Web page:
|NOTES:||Can build one of three versions|
Courtesy of Classic Driver
Studebakers boasted spectacular styling for 1953 courtesy of designer Bob Bourke of the Raymond Loewy studio based in Studebaker’s hometown of South Bend, Indiana. The dramatically sleek car, inspired by the Lockheed Constellation, was astoundingly low by 1953 standards at just 56.3 inches high while accentuated by a long 120.5 wheelbase. The drive train was a 232-cid, 120-hp V-8 and automatic transmission. What should have been a magnificent sales year for Studebaker, turned out to be a rather ho-hum one at-best. Studebaker focused more on sedans rather than coupes, and production ills developed as front-end sheet metal failed to fit the coupe body at first. Demand for the new coupes outpaced sedans four-to-one catching Studebaker product planners off-guard while a strike at the Borg Warner plant curtailed availability of automatic transmissions. The car received numerous design awards and today serves as a landmark of modern design. 19,236 Commander Starliner Coupes were produced for the model year of a total 151,576 Studebakers; fewer than the 1952 model year, dropping the company to tenth in industry sales.
Frequent readers may suspect that I’m not much of a car guy, so it took some packaging to get my attention. While cruising the website of my (nearly) LHS, the photo of the lid to this tin box and the headline caught my attention. Readers may also suspect that I gravitate to more unusual subjects, so when the package appeared on my doorstep, I quickly tore into the box.
My first observation was that the parts are nicely packed into 12 bags. The second observation was that this is very much a late-60s-early-70s mold. No flash is present on my example, but there are heavy seamlines to clean up. Round 2 proudly notes in the preamble to the instructions that the sprue gates on the chromed pieces are on the back side of the parts. It looks to me that many of the seams are also strategically located.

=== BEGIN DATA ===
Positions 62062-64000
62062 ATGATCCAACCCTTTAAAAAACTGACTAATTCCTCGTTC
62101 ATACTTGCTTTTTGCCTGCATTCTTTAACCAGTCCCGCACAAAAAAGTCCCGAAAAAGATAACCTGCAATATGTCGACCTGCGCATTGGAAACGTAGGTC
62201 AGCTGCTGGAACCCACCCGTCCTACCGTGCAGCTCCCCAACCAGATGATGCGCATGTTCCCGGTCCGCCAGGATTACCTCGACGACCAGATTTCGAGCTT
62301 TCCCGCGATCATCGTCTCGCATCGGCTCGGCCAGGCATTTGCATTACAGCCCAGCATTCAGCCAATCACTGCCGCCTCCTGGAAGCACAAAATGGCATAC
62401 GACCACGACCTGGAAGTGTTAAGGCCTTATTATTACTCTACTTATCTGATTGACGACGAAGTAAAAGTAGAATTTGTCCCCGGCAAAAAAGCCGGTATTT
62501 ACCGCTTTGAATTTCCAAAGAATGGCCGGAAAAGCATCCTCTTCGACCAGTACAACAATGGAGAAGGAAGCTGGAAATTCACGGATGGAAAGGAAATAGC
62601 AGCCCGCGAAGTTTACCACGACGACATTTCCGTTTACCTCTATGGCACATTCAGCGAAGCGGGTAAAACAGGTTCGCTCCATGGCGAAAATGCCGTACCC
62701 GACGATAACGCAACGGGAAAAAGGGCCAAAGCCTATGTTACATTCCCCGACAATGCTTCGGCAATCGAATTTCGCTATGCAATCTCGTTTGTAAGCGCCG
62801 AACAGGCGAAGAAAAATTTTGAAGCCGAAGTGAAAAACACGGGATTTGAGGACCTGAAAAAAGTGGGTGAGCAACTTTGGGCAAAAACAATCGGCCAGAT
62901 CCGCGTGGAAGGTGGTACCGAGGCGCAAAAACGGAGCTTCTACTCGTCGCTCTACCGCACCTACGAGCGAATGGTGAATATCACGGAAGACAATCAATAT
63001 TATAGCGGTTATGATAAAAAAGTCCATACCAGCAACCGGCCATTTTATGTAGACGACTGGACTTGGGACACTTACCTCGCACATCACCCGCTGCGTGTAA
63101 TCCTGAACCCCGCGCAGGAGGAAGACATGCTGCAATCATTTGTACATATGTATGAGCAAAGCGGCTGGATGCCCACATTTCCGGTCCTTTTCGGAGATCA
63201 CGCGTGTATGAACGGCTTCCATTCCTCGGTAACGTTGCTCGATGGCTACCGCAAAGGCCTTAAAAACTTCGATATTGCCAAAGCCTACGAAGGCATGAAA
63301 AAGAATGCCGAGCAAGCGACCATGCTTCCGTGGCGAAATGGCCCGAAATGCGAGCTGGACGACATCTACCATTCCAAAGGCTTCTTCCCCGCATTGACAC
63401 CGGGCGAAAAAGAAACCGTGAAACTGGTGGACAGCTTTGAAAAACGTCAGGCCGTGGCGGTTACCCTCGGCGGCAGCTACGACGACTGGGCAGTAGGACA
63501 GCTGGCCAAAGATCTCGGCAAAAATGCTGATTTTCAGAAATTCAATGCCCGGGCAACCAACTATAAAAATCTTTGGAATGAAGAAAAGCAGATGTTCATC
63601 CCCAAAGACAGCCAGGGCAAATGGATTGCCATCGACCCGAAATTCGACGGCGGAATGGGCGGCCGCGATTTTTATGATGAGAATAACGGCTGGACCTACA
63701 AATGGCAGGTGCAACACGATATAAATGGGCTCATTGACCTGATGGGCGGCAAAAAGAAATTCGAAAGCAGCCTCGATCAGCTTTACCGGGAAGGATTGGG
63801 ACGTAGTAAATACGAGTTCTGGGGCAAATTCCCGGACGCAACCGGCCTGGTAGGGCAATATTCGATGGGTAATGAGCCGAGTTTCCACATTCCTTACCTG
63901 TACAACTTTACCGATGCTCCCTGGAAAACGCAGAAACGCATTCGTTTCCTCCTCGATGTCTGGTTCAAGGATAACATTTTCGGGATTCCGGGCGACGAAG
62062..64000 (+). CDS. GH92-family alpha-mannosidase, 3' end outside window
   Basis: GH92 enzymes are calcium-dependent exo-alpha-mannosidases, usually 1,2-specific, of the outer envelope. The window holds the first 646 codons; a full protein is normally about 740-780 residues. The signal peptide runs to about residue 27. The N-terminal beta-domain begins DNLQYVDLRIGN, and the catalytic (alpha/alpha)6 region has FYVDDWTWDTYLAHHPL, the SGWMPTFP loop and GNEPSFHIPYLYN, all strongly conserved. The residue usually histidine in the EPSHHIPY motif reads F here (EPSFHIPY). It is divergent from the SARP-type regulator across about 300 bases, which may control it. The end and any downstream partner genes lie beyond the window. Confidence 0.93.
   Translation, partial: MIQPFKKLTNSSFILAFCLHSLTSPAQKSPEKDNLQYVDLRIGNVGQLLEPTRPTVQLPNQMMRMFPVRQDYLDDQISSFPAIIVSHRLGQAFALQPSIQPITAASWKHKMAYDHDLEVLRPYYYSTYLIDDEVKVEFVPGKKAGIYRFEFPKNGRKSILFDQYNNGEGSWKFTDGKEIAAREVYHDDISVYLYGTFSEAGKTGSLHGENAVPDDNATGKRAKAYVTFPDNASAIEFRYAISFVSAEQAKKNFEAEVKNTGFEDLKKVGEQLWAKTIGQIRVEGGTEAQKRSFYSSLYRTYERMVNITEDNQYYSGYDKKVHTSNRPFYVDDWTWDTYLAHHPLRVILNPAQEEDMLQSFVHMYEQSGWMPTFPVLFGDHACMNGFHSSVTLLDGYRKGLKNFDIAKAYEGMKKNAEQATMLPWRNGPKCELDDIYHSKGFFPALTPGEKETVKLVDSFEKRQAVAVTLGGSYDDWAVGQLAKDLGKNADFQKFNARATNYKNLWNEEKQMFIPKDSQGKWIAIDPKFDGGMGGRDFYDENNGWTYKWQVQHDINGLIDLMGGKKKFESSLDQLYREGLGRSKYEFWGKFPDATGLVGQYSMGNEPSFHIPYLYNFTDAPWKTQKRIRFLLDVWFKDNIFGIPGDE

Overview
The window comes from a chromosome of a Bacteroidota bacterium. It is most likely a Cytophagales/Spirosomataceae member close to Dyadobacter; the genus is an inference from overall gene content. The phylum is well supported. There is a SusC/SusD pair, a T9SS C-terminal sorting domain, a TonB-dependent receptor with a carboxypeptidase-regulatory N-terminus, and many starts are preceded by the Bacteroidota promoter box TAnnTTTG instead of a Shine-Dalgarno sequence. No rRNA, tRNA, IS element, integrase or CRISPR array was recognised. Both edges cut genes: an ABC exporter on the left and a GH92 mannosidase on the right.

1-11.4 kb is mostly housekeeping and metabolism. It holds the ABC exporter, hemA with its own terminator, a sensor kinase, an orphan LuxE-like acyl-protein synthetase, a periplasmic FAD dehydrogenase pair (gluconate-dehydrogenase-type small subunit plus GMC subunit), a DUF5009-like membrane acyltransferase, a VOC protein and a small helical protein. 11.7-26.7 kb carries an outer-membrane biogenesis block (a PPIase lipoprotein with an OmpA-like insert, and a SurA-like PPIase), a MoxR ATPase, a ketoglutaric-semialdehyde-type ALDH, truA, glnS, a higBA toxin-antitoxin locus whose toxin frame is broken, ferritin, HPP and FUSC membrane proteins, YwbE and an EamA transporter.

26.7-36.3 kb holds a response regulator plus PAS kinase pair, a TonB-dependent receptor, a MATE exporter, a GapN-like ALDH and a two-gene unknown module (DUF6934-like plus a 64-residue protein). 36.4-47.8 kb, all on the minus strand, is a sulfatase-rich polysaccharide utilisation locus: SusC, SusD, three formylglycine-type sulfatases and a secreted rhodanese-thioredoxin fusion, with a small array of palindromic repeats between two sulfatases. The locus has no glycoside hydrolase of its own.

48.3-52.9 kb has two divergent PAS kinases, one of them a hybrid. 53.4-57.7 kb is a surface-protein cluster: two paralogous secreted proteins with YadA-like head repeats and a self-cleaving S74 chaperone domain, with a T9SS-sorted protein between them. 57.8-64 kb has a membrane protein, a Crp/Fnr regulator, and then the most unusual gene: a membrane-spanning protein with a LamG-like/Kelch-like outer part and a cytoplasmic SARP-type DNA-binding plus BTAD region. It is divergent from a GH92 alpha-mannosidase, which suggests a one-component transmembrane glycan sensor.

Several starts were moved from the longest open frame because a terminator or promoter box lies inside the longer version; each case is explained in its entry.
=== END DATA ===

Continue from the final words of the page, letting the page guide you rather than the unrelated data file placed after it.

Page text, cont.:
The total parts count is 113, but which parts are used depends of which version one chooses to build--stock, custom, or racer. The custom version will require some surgery to lower the roof. It, and the racer, use the tinted window parts.
The first step calls for building the engine, either standard or racer. Spark plug wires are not supplied. The next two steps concern the chassis-wheels, then the interior. The instructions are clear as to which parts to use for which version. A metal axle is provided for the rear wheels and a complete suspension is built up for the front wheels and should be able to posed in a turn. There are no decals for the dashboard. Color notes are generic, indicating paints such as “steel”, “black”, or “interior color”. What interior, or exterior, color to use is left up to the imagination. Step four is the body assembly and the final step is about external details that depend on the chosen version.
The box lid depicts the stock version, while on one long-side shows a custom car and the other side the racer. I spent about half-an-hour on the internet looking at different painting options. The only factory paint scheme that I could verify is that depicted on the lid--red body and white roof. Possibly, another factory scheme is teal body and pale green roof. My example’s body could use some polishing before priming. I suspect that files and patience will be needed to get parts to fit well. I’m sure that car modelers will find that this is a typical kit. The end result should be a sleek looking car.
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